But Diokno warns of congestion, increased traffic as construction kicks off
The Duterte administration is “on track” to complete the infrastructure projects under the “Build, Build, Build” program, Budget Secretary Benjamin Diokno said, but warned that Filipinos will have to bear with added inconveniences “before things get better.”
“Our plan is to complete the flagship projects before the end of the term of the Duterte administration,” Diokno said in a speech during The Manila Times 6th Business Forum at the Marriott Hotel in Pasay City on Friday.
In a private chat with The Manila Times editor-in-chief Nerilyn Tenorio before his speech, Diokno said: “Build, Build, Build is on track. People should not be impatient.”
Diokno was reacting to comments from Forum delegates around the table that they haven’t seen a flurry of construction activities around the country that one would expect from the much-talked about “Build, Build, Build” strategy under the “Dutertenomics” policy.
“The Golden Age of Infrastructure will not happen overnight but we assure [our people]that we are fully invested in this ambitious goal,” he said in his speech.
“We will be spending P8 to P9 trillion on these projects over the medium term.”
Infrastructure spending will rise from an equivalent of 5.3 percent of gross domestic product (GDP) in 2017 to as high as 7.4 percent of GDP in 2022, he added.
The government has packaged its infrastructure ambitions under the triple-B program, tapping overseas development assistance and other concessional loans for projects that, after completion, will be offered to the private sector via management contracts.
“For this year alone, P858 billion or 5.4 percent of GDP has been allocated to infrastructure development,” he said.
Next year, “we are going to spend P1.1 trillion more – that’s for 2018 alone,” Diokno said.
Seventy-four flagship projects have been identified and total costs have been estimated to reach P9 trillion over President Rodrigo Duterte’s six-year term.
Of the flagship projects, 18 – valued at P462.74 billion – have been approved by the National Economic and Development Authority (NEDA) board chaired by Duterte.
A primary focus involves developing modern transport systems, roads and bridges, airports and seaports. Flood control, communication and information, as well as new cities are being prioritized. Another aim is that of job creation and unlocking growth across the country.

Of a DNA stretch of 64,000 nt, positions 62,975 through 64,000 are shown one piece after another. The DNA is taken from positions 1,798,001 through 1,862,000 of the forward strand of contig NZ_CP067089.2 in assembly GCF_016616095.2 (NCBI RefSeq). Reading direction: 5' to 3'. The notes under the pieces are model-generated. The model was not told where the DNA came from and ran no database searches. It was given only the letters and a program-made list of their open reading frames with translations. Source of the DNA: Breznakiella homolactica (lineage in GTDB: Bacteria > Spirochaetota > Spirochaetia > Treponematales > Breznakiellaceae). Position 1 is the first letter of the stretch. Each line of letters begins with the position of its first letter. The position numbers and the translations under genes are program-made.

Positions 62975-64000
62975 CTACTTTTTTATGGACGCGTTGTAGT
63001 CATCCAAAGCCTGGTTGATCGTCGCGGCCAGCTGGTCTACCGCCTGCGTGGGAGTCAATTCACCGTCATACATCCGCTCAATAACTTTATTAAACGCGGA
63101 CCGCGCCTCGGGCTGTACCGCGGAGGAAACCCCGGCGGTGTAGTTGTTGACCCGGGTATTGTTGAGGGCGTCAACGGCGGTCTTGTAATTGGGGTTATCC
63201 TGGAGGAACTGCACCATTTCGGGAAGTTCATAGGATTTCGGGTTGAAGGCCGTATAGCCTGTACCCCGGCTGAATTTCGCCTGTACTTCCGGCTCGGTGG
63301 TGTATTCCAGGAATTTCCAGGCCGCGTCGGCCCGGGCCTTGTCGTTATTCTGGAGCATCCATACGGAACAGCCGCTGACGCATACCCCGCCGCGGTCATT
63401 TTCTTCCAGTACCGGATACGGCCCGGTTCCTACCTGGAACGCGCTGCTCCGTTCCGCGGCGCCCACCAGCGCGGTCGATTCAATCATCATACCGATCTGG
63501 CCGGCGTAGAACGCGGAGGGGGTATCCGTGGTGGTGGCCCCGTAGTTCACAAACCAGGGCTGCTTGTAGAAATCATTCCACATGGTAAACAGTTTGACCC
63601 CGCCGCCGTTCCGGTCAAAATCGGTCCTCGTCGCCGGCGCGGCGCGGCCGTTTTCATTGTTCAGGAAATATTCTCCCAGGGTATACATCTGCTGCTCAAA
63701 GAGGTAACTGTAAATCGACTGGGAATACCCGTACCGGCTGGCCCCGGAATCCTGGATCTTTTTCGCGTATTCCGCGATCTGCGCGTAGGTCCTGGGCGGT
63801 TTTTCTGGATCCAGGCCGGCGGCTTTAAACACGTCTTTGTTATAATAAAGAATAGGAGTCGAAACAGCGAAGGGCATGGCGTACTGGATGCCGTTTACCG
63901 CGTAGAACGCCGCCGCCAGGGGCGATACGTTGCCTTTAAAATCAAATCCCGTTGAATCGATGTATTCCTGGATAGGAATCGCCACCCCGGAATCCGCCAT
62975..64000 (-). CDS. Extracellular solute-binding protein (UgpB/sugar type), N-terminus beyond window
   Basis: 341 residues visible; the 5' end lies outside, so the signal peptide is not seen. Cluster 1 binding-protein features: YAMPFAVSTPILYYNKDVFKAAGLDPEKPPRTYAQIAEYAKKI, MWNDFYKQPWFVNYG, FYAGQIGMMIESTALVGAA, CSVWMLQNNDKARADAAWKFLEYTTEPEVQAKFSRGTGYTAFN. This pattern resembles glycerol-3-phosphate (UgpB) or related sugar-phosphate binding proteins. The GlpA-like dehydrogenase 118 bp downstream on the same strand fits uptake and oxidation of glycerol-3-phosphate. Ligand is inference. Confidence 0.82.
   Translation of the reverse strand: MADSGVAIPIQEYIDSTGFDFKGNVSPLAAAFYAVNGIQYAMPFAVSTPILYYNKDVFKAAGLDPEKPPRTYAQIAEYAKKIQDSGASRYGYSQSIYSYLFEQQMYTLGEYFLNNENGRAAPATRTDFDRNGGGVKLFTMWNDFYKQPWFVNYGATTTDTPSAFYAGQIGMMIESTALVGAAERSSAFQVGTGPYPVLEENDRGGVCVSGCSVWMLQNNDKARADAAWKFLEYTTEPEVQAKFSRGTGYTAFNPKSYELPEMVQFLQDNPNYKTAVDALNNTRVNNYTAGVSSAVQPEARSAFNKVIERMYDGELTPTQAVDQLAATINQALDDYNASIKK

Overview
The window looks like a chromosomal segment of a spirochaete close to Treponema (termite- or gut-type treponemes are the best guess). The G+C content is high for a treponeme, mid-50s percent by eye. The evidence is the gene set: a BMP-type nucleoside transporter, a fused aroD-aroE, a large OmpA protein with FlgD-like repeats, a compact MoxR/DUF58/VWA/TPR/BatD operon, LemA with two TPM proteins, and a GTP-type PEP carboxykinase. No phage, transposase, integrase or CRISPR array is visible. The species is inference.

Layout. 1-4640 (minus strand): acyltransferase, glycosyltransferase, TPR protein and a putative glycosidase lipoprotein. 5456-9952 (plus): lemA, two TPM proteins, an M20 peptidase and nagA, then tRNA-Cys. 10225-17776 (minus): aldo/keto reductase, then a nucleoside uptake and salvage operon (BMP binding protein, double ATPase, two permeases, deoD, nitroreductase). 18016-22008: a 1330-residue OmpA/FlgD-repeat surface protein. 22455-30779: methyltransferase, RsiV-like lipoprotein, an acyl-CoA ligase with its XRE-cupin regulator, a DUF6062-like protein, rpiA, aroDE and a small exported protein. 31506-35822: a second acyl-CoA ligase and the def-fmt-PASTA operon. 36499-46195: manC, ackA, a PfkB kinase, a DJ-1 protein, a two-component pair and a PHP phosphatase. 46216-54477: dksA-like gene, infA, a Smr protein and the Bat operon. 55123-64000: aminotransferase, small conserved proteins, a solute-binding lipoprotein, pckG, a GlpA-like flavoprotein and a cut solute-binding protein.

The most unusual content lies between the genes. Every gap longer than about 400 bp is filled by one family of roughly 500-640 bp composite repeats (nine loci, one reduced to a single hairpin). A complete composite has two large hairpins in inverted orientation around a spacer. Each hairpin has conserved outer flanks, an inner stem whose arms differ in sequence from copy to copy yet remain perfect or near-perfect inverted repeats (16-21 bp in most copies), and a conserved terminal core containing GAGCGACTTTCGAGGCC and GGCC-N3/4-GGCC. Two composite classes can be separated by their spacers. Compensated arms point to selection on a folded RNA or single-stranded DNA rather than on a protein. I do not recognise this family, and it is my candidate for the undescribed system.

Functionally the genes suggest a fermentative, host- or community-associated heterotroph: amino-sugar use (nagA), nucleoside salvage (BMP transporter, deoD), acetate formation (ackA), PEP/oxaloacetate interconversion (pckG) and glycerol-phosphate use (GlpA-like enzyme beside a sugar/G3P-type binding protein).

One project that is likely to remain uncompleted once Duterte steps down is the proposed Mega Manila Subway, which Diokno said would take 10 years to complete.
“Maybe if it will have 10 stations, we can finish five. But definitely we cannot complete it,” he said.
Ramped-up government spending on infrastructure is going to weigh on the national budget deficit, which Diokno said has been allowed to widen to as much as 3 percent of GDP annually, as agreed with lender International Monetary Fund (IMF), from about 2.6 percent in previous years.
“In May last year, before the Duterte administration took power, I talked to the IMF and I said I wanted to expand our deficit-to-GDP ratio from 2 percent to 3 percent,” he said.
Diokno said the original plan of the government was to have a 3 percent deficit-to-GDP ratio of 3 percent from 2017 to 2019 and 2 percent from 2020 to 2022, to show some fiscal conservativeness, but the IMF said, “No, go to 3 percent during the entire term.”
The government intends to make up for the shortfall in the budget by reforming its tax structure. Under the tax reform bill approved by the Lower House but pending with the Senate, income tax would be cut to 25 percent from the current 32 percent.
“But we are going to recover this by taxing petroleum products,” Diokno explained.
To avoid the underspending that had characterized the previous administration, President Rodrigo Duterte has urged his Department secretaries to use their budget allocations for projects that would boost economic growth.
“The President kept telling us: ‘Spend your budget or lose you job,’” Diokno said, quoting Duterte as saying to his Cabinet.
Traffic to worsen
In the coming years, however, the public will have to bear with congestion and increased traffic while the government works on the projects round the clock, the Budget secretary warned.
“We will implement 24/7 construction, but it will get worse before it gets better,” he said.
Non-stop construction will be adopted next year and will be mandated in contracts that are up for implementation, Diokno said.